Have you ever felt like trying to get your kids to bed was like trying to win a losing battle? Some struggle with getting the little ones to settle in for the night, a frustration many parents share. But there are solutions that might help. If you're tired of having to convince them to stay in bed or persuade your kids to close their eyes, we've got five ideas to make bedtimes better for you both!
1- Make the Bedroom a Healthy Sleeping Environment
During the day, try to play anywhere but on the bed with your kids. Teach them to associate the bed with sleep.
If they play where they rest, it is harder for them to associate the bed as a place for sleeping instead of being active. When playtime is done, put toys and games away out of sight as much as possible, so there's no temptation to get out of bed after the lights go out.
At bedtime, ensure the bedroom is set up for restful sleep. Making bedtime a positive experience is an important part of helping kids be ready for bed. Here are a few things to consider that help create a healthier sleeping environment at night:
- Use blackout or room-darkening curtains to keep outside lights from streaming through any bedroom windows.
- Try playing white, brown, or pink noise on a sound machine to help them sleep.
- Keep the room between 60 to 68 degrees. Cooler conditions mimic the body's decreased core temperature, which initiates sleepiness.
- If your child is at the age to use an alarm clock with a digital display that stays on all night, try facing it away from them so they don't fixate on time.
2- Ease into the Bedtime Routine
Ease into bedtime with your kids to give them time to wind down. Instead of beginning a routine and putting your kids to bed as quickly as possible on the dot of their bedtime—say—8:30 PM, for example, try easing them gently into a bedtime routine. Start at 7:30 or 8 PM if you wish, by moving from the living room and home-play toward slowly winding down.
That can look like moving their play to the bathtub before bed or setting an hour or half-hour of quiet activities such as reading in their room.
3- Turn Off Screens at Least 2 Hours Before Bed
Research shows that blue light and watching TV, phone, or computer screens can interfere with our body's melatonin production. Melatonin is an essential piece of our sleep-wake cycles. When melatonin is at its highest, many people begin to get sleepy and are ready for bed.
Make your kids' bedtime wind-down routine screen-free and ensure that their room is a screen-free zone. Going screen-free can be difficult, but it is essential to your kids' ability to fall asleep—and may help yours, too!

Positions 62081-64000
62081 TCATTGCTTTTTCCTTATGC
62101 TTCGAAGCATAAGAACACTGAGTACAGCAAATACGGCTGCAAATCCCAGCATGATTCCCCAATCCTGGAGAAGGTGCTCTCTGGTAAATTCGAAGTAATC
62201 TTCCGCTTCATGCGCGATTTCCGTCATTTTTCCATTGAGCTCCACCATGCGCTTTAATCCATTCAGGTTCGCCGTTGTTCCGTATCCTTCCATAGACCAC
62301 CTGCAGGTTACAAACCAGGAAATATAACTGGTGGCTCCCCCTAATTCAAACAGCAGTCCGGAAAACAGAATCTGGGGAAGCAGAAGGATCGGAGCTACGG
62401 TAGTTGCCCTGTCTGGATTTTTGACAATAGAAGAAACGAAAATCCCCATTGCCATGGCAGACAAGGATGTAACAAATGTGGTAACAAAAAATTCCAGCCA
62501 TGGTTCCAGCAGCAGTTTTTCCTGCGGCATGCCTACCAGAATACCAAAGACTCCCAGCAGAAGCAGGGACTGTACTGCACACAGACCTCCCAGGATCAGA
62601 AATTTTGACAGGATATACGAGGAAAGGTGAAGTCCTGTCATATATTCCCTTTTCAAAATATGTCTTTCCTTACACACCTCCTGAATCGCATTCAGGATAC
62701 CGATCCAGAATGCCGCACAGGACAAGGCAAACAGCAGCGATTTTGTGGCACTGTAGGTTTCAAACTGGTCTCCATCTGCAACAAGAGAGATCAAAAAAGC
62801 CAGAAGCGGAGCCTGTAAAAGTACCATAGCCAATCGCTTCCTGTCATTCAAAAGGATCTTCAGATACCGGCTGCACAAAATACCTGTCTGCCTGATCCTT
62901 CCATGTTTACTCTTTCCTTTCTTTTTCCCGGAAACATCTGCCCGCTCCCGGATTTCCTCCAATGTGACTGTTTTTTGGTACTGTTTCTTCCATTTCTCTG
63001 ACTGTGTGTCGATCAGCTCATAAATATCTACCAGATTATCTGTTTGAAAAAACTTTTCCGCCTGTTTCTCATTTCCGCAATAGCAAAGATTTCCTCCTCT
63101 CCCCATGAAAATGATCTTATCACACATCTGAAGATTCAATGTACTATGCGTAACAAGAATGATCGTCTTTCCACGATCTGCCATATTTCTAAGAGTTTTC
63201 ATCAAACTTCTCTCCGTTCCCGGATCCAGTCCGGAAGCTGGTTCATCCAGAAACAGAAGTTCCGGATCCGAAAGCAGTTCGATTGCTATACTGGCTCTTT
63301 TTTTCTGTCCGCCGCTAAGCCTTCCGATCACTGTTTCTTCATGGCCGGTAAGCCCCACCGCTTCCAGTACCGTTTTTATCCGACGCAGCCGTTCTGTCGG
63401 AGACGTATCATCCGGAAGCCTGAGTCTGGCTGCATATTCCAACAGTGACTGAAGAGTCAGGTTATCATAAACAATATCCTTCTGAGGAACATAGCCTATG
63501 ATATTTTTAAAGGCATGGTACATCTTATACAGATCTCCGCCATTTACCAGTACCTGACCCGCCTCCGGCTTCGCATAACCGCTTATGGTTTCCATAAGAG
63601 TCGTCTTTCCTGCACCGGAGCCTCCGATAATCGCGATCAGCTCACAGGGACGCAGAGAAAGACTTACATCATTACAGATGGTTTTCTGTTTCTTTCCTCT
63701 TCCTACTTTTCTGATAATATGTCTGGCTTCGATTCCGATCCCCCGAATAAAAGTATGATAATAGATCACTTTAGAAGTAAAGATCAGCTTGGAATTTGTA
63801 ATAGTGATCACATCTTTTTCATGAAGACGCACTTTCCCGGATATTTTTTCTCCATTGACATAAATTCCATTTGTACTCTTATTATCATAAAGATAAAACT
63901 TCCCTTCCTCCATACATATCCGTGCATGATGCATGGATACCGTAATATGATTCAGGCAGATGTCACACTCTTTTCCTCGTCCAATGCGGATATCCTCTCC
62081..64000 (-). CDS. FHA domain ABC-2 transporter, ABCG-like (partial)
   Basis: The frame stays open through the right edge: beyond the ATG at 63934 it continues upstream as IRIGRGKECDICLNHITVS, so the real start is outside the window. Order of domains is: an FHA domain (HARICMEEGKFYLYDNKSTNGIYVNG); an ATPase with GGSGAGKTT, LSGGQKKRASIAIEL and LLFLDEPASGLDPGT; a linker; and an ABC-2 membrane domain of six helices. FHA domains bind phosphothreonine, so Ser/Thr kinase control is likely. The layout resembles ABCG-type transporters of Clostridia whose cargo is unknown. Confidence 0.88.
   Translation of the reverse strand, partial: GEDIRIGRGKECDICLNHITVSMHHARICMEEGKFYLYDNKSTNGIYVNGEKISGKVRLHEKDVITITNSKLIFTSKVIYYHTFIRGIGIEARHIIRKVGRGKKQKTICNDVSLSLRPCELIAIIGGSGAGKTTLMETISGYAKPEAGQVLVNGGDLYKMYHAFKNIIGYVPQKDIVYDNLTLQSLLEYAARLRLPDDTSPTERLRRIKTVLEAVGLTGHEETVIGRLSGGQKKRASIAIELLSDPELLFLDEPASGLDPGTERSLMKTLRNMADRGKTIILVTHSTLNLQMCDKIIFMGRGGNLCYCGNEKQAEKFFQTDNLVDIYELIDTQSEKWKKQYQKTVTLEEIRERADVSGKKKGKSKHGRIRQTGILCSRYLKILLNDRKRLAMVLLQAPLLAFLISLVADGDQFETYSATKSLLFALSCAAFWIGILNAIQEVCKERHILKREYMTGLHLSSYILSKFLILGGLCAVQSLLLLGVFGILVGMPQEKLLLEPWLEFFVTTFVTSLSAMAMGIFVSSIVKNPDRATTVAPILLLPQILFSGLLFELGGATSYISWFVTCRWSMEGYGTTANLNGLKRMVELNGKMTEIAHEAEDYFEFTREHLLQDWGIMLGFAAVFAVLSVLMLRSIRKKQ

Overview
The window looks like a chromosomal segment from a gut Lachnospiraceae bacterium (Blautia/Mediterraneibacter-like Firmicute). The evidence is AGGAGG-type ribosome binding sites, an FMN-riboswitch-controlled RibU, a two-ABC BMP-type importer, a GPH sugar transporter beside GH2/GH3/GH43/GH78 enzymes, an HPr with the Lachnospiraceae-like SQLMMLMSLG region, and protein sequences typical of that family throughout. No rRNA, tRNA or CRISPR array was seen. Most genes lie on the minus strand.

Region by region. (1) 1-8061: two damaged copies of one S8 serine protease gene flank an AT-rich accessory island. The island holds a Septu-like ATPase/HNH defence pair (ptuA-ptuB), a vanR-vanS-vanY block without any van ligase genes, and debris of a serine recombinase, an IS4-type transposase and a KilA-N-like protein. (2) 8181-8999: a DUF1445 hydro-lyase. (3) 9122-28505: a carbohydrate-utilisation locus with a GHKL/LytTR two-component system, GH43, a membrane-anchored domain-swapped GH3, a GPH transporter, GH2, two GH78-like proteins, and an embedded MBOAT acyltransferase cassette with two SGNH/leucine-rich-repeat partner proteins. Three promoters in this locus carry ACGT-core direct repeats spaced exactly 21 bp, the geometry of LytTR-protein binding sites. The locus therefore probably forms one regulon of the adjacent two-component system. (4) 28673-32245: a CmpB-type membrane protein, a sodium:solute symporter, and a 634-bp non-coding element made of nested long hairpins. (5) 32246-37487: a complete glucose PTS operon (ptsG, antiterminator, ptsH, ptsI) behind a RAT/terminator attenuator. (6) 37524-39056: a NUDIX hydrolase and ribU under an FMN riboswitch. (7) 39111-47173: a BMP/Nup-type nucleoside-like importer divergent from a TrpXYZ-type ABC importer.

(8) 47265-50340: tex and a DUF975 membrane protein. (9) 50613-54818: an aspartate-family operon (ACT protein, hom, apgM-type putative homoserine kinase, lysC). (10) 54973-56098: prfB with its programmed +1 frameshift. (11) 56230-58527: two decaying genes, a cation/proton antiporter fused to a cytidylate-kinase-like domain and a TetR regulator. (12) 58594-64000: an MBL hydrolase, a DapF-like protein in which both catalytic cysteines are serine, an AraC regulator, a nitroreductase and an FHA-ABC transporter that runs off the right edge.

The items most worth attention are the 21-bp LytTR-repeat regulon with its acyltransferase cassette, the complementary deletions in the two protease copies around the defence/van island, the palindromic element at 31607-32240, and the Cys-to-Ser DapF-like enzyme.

4- Stay Consistent
You've probably heard us say it before, but routine is crucial. Kids love it, they thrive on it, and it works. A consistent nighttime routine improves sleep for children.
A good bedtime routine also teaches our kids about personal hygiene—such as baths, showers, and brushing their teeth—laying the foundation for understanding and maintaining healthy habits when they reach adulthood.
5- Plan for a Bedtime Snack
Children often need more than three meals daily to keep them going as their bodies are constantly changing and growing. A snack before bed can help their bodies stay fueled through the night, but you'll want to avoid anything too sweet. Foods that are high in amino acids like eggs, peanuts, or turkey also encourage the production of melatonin! A drink of water, a healthy snack, or even the traditional glass of warm milk may work perfectly.
What Else Can You Do To Help Your Kids Be Ready For Bed?
Sometimes children may be afraid of bad dreams. Others may be afraid of the dark. Children with bedtime worries or anxiety need reassurance and comfort, so don't dismiss those fears. If possible, address these concerns during the day or at least a few hours before you begin your bedtime routine with your kids.
If the fear of the monster under the bed persists, rather than letting them use this approach to postpone bedtime, incorporate the comforting activities into a nighttime routine.
Check under the bed with them and in the closet or designate a favorite cuddly toy at night that will 'stand guard' against bad dreams. You can also use water to create a unique 'monster spray' to spray around where the monsters are a few hours before bed.
Make Sure Your Kids Love What They Sleep In
Wrapping your little one in comfort as they drift off is a great way to help them be ready for bed. Changing into cozy kids pajamas after a bath or after washing up and tooth brushing should be part of the bedtime routine. This is a good, consistent signal for your child's brain to recognize that they are getting ready for sleep. But if their pajamas or sleepwear are irritating and uncomfortable, it may be harder for them to wind down. When it comes to natural materials that are extraordinarily soft and breathable, we recommend wearing 100% combed cotton PJs.
The same can be said about what sort of sheets your kids are using on the bed. Soft sheets that will keep them warm in winter and cool in summer are essential. Some of our little ones may have sensory issues where they don't like certain textures, which could make them uncomfortable and keep them from sleeping.
When it comes to all things bedtime, for grown-ups or little ones, we're dedicated to helping you make it a better, happier, more comfortable experience as much as possible. Not every night will be perfect, but with these five bedtime tips to help your kids be ready for bed, nighttime becomes a little smoother for everyone.